Zahra’s algebra midterm is in one month, but more importantly, the Winter Formal is only two weeks away. Fitting into high school is hard enough for the Pakistani American teenager, particularly when a fire spirit begins appearing in her dreams, speaking to her in a language she doesn’t understand. Meanwhile, a secret cult at her school begins to carry out a nefarious plot, with only the Magic Club – and its newest member, Zahra – standing in its way. A popular multiplayer online roleplaying game may hold the secret to saving Golden Mountain High School, but only if Zahra can decipher her perplexing new talent – Jinnspeak.
That night, Zahra dreamed.
It wasn’t one of those trances where people and places seem to be just strange enough to have the possibility of being real. Nor was it a fragmented dreamscape where each object and every character stands as a symbol for thoughts being played out in the subconscious. It was vivid, cohesive, and unlike anything she had experienced.
She was standing in a large grass field, lit only by a full, red moon overhead and frigid as a midwinter night. She shivered, but not with cold, as her body was hot, as though she had been running. Her breath turned to frost in front of her, and the only sound was the air rushing in and out of her lungs.
Zahra turned to take in her surroundings, but there was only dimly lit grass for as far as her eyes could see. She looked up at the moon, which cast the field in an eerie scarlet incandescence. Her heart beat loudly in her chest, sounding like a drum in her ears.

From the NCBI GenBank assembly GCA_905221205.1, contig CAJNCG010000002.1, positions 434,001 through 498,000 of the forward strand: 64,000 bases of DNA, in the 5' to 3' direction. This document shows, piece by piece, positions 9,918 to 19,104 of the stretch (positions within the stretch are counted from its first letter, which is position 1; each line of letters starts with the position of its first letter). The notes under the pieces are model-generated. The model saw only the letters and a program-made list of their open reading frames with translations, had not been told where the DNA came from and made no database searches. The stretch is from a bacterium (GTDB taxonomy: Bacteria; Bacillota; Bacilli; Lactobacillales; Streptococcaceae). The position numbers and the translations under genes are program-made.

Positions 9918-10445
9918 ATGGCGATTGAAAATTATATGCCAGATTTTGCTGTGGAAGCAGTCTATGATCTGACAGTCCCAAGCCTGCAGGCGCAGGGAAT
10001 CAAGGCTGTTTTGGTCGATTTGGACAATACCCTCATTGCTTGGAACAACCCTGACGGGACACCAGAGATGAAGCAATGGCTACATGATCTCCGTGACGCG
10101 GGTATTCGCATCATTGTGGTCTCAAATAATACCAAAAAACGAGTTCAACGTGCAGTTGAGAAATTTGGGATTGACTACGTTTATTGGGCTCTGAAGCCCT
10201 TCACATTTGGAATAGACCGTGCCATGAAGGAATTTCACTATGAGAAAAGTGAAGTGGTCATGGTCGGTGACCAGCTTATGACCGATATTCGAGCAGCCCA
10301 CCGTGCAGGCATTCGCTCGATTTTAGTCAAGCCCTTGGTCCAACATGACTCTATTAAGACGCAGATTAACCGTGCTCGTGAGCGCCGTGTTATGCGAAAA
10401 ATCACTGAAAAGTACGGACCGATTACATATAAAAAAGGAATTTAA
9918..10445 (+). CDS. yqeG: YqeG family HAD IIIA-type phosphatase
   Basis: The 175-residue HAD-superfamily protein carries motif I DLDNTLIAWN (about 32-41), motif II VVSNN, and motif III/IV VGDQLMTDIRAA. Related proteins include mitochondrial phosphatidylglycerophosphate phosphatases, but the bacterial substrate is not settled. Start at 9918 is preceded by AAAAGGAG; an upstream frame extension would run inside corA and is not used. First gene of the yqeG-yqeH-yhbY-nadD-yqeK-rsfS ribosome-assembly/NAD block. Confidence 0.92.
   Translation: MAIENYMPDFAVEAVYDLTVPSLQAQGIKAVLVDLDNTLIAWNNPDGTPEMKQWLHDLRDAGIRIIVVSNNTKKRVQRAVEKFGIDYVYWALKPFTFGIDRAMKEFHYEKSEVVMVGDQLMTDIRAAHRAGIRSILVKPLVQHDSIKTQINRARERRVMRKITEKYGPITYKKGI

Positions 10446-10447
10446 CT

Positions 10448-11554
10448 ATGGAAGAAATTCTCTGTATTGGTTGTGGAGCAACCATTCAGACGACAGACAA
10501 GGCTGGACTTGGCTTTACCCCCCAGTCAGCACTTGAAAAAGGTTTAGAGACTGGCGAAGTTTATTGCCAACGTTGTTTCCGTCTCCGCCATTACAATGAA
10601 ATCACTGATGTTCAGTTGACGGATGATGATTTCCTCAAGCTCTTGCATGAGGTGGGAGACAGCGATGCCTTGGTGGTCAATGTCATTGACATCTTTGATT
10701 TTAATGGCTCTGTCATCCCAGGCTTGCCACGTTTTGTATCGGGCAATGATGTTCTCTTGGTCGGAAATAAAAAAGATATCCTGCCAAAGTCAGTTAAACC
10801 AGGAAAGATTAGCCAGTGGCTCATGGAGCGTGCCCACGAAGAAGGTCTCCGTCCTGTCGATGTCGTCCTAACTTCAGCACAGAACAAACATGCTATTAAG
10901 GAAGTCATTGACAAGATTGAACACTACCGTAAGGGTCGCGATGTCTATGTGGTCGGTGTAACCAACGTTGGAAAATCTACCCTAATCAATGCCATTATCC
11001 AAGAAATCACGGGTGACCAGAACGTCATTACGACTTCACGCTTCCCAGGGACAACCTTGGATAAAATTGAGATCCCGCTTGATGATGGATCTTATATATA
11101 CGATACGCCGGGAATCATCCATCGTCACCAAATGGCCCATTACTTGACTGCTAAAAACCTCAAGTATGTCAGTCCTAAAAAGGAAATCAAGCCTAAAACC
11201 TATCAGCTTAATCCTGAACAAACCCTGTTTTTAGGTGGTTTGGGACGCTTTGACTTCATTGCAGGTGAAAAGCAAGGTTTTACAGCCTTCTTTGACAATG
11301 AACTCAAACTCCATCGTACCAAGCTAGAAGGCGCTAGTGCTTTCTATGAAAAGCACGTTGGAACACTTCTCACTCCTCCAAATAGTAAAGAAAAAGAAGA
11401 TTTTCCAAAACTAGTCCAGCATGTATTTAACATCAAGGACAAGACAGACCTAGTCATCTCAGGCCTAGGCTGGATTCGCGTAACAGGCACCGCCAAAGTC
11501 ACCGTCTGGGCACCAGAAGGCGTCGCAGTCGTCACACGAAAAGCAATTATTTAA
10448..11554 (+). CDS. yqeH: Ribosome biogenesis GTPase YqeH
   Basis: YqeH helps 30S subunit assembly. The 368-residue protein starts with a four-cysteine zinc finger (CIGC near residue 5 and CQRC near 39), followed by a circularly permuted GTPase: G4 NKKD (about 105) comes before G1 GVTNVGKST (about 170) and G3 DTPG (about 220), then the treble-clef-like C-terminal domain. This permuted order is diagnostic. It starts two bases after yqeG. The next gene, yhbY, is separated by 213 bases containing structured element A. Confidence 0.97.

She turned again, and was startled to see a figure standing before her, in what had previously been an empty expanse of grass. The form was a rough outline of a human body, mirroring her own in size and stature, but wreathed completely in crimson fire. It made no motion or sound, and two almond-shaped eyes peered out at her from within the flames.
Rating: 3.5 stars
I’m not even sure what genre to place this novel in. It’s definitely YA, but while it has some fantasy elements I definitely wouldn’t call it YA fantasy either. Jinnspeak is a very short novel and while very well written doesn’t delve very deep into the fantasy storyline. This reads much more like a slice of life story about a Pakastani American girl studying for midterms, going to her winter formal, and making new friends… That just happens to have some quasi-fantastic elements in the form of a jinn appearing to her in her dreams. I’d have loved to see the fantasy part of the storyline developed more, but as it stands it feels like it was a very minor part of the (otherwise really great!) story.
M. S. Farzan will be awarding a $20 Amazon/BN GC to a randomly drawn winner via rafflecopter during the tour.
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M. S. Farzan was born in London, UK and grew up in the San Francisco Bay Area. He has a B.A. in Integrative Biology, M.A. in Religious Leadership for Social Change, and Ph.D. in Cultural and Historical Studies of Religions. He has written and worked for high-profile video game companies and editorial websites such as Electronic Arts, Perfect World Entertainment, and MMORPG.com, and has trained in and taught Japanese martial arts for over ten years. He also enjoys soccer, baseball, and games of all kinds.